I believe CIO should be an open topic on these boards. Shouldn't it be in the name of finding a gentler method? The OP just stating that she did it <img alt="" class="inlineimg" src="http://www.mothering.com/discussions/images/smilies/shrug.gif" style="border:0px solid;" title="shrug"><br><br>
I'd love to hear more and have a productive conversation about it. If I came off harsh and hurt her feelings, I have already apologized for that.<br><br>
And ftr: I think 15 minutes of crying alone can damage a 10 month old baby. I'm off to find the articles talking about research in this area.
I wish I'd been able to read the original post, too.<br><br>
I think there's a whole range of "CIO" and it's not always the worst thing in the world. I've had a tired, hysterical baby that I tried rocking, singing to, walking, etc. to get to sleep, with no success, and then put the crying baby down somewhere safe, went to the bathroom, came back and he was asleep! Is that CIO?<br><br>
Actually, I think with some babies, at certain times, our calming measures add stimulation that keeps them awake, and puttig them down for a few minutes, crying, even, can sometimes be the right thing to do. Of course, I don't mean you leave the baby getting more and more hysterical and clearly completely distressed, until they drop from giving up on anybody ever coming for them... that thought makes me want to cry.
I also missed the OP before it got edited.<br>
But, I do want to point EVERYONE towards this sticky in the Family Bed forum.<br><a href="http://www.mothering.com/discussions/showthread.php?t=179657" target="_blank">http://www.mothering.com/discussions...d.php?t=179657</a> Here you will find tons and tons of articles, and evidence of the potential harm in letting a child cry without comfort of any sort. CIO is not ok. MDC does not ever encourage anyone to do something that our instincts tell us is wrong. In the past, threads about CIO end up in flames and have to either be closed or deleted. Please, mamas, find a more gentle way of handling your sleep problems! That's why we have an entire forum dedicated to just that subject. <img alt="" class="inlineimg" src="http://www.mothering.com/discussions/images/smilies/Rainbow.gif" style="border:0px solid;" title="rainbow peace">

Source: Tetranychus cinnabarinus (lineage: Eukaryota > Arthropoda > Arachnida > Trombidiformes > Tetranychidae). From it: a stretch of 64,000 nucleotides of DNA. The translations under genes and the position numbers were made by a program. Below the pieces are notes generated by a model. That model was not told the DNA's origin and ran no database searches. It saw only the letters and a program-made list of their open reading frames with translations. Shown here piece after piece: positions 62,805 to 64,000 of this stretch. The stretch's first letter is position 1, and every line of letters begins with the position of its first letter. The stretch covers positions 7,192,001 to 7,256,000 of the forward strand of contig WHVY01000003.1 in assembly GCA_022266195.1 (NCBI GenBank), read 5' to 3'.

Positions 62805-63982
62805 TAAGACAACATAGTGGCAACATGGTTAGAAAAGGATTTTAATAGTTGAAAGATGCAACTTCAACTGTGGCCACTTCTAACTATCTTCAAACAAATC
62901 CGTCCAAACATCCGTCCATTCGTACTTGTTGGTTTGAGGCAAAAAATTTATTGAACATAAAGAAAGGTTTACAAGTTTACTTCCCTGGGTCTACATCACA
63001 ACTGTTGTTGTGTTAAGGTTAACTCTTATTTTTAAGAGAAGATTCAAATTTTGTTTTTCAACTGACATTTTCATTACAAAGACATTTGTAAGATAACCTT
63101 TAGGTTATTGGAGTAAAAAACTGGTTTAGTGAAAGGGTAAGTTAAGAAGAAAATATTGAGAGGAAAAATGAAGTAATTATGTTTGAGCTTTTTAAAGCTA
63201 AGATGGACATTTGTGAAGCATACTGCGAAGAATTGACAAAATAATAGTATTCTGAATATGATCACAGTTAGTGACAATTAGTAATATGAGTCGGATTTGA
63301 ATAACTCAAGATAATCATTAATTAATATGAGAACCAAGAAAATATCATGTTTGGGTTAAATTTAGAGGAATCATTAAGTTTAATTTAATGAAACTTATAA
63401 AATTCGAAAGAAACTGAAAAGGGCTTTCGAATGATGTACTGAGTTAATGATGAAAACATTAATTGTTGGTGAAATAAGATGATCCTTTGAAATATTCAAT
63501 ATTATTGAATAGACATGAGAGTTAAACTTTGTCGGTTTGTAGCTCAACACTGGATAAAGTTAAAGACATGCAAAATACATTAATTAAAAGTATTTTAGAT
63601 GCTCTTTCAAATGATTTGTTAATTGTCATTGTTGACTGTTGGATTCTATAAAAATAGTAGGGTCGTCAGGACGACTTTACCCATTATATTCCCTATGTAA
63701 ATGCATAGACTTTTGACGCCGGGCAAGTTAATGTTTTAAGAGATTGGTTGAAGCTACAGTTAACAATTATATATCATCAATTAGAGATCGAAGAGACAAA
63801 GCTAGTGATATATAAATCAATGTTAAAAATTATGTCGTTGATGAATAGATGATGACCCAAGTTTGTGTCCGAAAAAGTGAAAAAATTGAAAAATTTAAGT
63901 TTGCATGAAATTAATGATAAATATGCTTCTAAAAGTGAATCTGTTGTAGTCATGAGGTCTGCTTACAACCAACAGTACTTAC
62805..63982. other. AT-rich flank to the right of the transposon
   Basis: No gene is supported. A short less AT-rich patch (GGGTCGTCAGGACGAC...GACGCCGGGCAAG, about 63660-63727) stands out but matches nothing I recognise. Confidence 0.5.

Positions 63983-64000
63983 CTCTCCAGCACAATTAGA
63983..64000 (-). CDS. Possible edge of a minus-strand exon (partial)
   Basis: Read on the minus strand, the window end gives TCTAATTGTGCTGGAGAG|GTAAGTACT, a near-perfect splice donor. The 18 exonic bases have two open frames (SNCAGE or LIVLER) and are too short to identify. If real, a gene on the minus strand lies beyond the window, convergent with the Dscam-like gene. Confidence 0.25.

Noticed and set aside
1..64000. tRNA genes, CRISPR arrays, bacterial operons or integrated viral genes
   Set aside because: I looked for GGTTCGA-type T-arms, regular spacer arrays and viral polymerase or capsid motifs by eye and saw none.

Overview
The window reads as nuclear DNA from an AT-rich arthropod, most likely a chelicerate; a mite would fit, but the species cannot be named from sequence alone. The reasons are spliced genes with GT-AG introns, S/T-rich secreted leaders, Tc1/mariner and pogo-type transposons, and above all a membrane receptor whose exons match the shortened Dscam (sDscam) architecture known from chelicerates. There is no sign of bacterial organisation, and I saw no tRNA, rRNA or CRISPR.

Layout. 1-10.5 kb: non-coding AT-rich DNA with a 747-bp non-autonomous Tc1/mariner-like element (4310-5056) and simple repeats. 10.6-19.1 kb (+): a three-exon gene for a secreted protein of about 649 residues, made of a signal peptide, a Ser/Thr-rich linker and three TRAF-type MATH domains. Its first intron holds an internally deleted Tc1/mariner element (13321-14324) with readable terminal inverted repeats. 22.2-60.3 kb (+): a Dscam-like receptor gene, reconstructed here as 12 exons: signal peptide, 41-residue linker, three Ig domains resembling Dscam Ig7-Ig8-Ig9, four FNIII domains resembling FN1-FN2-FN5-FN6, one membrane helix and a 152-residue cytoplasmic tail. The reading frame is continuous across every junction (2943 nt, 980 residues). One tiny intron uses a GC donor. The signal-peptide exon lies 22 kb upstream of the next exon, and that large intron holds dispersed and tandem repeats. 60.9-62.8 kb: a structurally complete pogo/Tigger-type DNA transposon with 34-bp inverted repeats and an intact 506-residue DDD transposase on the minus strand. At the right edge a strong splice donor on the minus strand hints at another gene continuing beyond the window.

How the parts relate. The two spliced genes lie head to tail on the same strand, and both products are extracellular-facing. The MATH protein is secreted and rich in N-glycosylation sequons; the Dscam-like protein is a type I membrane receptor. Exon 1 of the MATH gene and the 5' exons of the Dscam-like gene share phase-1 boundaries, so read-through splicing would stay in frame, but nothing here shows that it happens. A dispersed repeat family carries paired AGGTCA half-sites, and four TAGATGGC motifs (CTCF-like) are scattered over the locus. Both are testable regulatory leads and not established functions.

"I believe CIO should be an open topic on these boards. Shouldn't it be in the name of finding a gentler method? The OP just stating that she did it"- lindsaylou<br><br><br>
If something is an open topic surely it shouldn't be "in the name" of anything. It's either open for discussion or not.<br><br>
I didn't read the original post but I don't think stating that she let her baby cry it out automatically implies that she did anything wrong. I mean, really. Let's all remember to respect each other as the unique parents for unique children.<br><br>
"Actually, I think with some babies, at certain times, our calming measures add stimulation that keeps them awake, and puttig them down for a few minutes, crying, even, can sometimes be the right thing to do."- plantmommy<br><br>
Yes, I agree, and this is what Brazelton was talking about; that crying in an infant also serves the purpose of organization, stress relief, letting off some of that steam from overstimulation, etc. He does *not* advocate CIO, so there are ways and ways of a baby crying, as Spock discusses also.